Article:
The properties of a paper depend on those of the wood or pulp fibers from which it was produced. For example, individual fibers are known to vary widely even within the same tree. Nowadays, in a context of forest and limited wood supply management, the increasing demand for high-quality paper products requires more efficient use of available fiber resources. Research and analytical tools for measuring the properties of individual pulp fibers are accordingly considered essential to improve use of this resource.
A wood fiber can be described by its middle layer, S2, which contains the majority (80–95%) of the cell wall material.1 The angle between the fibrillar direction and the fiber axis φ is termed the microfibril angle (MFA) (see Figure 1). A number of experimental studies have shown that the MFA is closely related to the mechanical properties of fibers, such as strength, elastic modulus, and shrinkage.2,3
When a fiber is illuminated by polarized light, a relative phase retardation Δ is produced between the two orthogonal components of the light traveling in the S2 layer as it emerges from a cell wall (see Figure 1). The retardation Δ or path difference PD is proportional to the cell wall thickness (CWT) d, with Δ=2πd(n2−n1)/λ or PD=Δλ/2π=d(n2−n1) where (n2−n1) is the birefringence of the wall material and λ is the wavelength of the light. The CWT is related to fiber flexibility, strength, and collapsibility. In applications, it is important to know the distribution of CWTs instead of their absolute values so that Δ or PD can be used to replace CWT. In addition, the CWT can be determined from Δ or PD through calibration.
Figure 1. Schematic representation of the S2 layer of a single wood fiber.
φ is the microfibril angle and Δ is the phase retardation (see text).Both MFA and CWT are difficult to measure for fibers due to their two-walled structure. Recently, a new method based on spectroscopic transmission ellipsometry (STE) was developed to allow quick measurement of pulp fibers oriented arbitrarily for both φ and Δ.4,5 As shown in Figure 2, the STE method uses an optical arrangement consisting of two λ/4 retarders placed between a pair of polarizers. The retarders and polarizers are oriented such that any image generated is insensitive to the orientation of the fibers, relying instead only on their φ and Δ values. An ImSpector device placed after the optical arrangement scans the fibers and captures a line image across the fiber samples: see Figure 3(a). It also disperses light I from the fiber segments selected for measurement into spectrum I[Δ(λ), φ], as shown in Figure 3(b). A background image segment I0—see Figure 3(a)—bordering the measured fibers is selected as a reference that approximately describes the light intensity transmitted by the whole system at the position of a measured fiber segment for regions where a fiber is missing. The reference image segment I0 is dispersed into I0(λ)—see Figure 3(b)—which is used to normalize I[Δ(λ), φ] such that the spectral transmission function T[Δ(λ), φ] of a measured fiber segment can be described by T[Δ(λ), φ]=I[Δ(λ), φ]/I0(λ), which is independent of the spectral properties of the equipment used. Both φ and Δ are then evaluated by fitting T[Δ(λ), φ] to4,5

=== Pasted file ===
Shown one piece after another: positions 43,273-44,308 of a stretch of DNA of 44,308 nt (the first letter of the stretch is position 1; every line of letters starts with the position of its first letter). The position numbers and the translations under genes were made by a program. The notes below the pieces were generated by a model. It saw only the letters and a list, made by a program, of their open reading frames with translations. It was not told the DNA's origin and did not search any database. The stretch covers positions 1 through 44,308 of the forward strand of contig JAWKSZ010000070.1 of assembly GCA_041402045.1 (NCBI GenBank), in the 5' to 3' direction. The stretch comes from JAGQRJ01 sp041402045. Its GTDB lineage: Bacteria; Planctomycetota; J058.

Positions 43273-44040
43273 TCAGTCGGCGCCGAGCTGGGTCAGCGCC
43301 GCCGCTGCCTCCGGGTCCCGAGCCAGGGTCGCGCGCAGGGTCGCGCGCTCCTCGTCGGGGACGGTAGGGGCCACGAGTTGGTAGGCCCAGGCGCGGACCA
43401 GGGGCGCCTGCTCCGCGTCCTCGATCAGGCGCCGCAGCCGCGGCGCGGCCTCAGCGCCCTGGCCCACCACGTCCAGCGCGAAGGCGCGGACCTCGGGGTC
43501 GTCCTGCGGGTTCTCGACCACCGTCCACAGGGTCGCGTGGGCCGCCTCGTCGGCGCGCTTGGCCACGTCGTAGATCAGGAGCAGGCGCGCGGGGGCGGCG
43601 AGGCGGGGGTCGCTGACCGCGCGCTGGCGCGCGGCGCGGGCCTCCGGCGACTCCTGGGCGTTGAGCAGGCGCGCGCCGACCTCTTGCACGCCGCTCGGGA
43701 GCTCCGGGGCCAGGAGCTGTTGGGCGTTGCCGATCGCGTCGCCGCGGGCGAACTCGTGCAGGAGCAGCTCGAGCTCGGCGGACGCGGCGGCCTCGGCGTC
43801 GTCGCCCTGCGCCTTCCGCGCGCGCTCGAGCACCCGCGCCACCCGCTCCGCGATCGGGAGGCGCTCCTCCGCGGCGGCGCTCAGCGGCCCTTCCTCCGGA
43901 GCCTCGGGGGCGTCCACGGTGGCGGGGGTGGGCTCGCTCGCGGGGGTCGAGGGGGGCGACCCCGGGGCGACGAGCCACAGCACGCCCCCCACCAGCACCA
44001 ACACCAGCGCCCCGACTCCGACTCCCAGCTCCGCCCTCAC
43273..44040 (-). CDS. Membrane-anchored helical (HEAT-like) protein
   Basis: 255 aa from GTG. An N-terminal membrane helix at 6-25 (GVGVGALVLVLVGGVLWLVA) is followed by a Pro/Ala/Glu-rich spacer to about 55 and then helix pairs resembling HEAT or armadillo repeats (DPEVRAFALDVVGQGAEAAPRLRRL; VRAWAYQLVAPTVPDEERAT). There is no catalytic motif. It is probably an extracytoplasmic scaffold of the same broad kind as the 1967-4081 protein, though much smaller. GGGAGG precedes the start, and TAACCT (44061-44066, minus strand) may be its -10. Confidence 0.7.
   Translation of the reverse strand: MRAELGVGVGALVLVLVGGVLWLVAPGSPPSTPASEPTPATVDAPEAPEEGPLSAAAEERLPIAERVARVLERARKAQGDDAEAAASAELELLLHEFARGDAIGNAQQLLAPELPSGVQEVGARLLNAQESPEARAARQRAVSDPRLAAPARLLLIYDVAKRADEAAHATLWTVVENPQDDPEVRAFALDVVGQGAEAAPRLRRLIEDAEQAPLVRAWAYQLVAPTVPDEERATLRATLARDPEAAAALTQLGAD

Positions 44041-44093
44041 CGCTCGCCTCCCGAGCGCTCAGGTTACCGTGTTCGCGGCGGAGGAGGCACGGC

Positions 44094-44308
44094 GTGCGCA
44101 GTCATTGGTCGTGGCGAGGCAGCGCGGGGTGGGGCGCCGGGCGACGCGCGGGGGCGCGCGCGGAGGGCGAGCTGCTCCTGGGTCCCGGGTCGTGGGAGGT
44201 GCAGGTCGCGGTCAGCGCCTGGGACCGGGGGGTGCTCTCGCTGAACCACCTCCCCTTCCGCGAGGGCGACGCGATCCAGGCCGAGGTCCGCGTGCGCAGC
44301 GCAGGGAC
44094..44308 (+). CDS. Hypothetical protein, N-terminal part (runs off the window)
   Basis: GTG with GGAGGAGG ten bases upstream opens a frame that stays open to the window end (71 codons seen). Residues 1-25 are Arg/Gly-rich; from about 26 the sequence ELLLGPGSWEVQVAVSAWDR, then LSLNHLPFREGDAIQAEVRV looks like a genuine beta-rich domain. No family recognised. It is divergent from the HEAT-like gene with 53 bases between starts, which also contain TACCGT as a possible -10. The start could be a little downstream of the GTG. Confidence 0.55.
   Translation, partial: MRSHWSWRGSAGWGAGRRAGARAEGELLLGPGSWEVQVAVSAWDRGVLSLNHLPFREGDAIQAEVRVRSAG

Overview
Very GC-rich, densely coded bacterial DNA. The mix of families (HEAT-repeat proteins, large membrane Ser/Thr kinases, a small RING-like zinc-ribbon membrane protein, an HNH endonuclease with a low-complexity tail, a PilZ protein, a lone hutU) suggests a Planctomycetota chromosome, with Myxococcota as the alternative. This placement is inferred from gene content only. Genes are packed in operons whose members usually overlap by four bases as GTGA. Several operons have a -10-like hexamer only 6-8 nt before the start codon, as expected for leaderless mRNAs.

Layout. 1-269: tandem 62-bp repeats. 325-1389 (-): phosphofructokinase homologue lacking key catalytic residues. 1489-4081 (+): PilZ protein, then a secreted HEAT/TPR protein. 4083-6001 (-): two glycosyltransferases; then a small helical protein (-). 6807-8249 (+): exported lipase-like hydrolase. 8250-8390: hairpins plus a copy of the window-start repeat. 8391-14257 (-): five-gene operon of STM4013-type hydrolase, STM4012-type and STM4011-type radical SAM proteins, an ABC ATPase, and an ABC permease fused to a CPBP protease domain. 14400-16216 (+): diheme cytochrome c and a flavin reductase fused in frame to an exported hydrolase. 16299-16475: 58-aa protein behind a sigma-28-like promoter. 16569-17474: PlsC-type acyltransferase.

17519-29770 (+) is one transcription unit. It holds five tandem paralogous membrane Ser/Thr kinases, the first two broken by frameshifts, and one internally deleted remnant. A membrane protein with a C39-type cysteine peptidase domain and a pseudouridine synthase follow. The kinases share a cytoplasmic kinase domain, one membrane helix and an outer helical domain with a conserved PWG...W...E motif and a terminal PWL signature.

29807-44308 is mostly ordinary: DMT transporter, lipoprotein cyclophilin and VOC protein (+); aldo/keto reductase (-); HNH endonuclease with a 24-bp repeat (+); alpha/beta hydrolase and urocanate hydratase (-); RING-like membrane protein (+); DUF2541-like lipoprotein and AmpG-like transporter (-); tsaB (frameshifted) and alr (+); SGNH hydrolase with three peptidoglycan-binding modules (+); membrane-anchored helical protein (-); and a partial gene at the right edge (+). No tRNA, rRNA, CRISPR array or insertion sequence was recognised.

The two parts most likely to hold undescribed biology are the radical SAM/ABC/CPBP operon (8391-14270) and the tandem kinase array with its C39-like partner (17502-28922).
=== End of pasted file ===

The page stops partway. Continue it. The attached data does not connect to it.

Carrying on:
and comparing the fit to the measured curve using a least-squares procedure (see Figure 4).
Figure 2. Optical spectroscopic transmission ellipsometry arrangement for measuring pulp fibers. The setup consists of two λ/4 retarders (φ1, φ2: orientation angles) arranged between a pair of polarizers (P1, P2: azimuths).
Figure 3. (a) Micrograph of three pulp fibers. Ia, Ib, and Ic: fiber segments selected for measurement. I0: selected reference from the background image. (b) Spectral image dispersed from the scanned image part in (a).
Measured spectral transmission functions T[Δ(λ), φ] of the fibers shown in Figure 3
(a) with best fits in the 405–710nm range.
The advantage of the STE method is that it requires neither sample pretreatment nor fiber alignment. Moreover, only a single image is needed to measure intact pulp fibers with arbitrarily oriented microfibril angles φ and retardation Δ. The next step will be to design STE equipment suitable for use not only in the laboratory but also under on-line conditions. It is anticipated that such equipment would be able to provide the much-needed measurements of φ and Δ as well as those of other parameters such as fiber length, width, and shape.
Measurement and Sensor Laboratory,
University of Oulu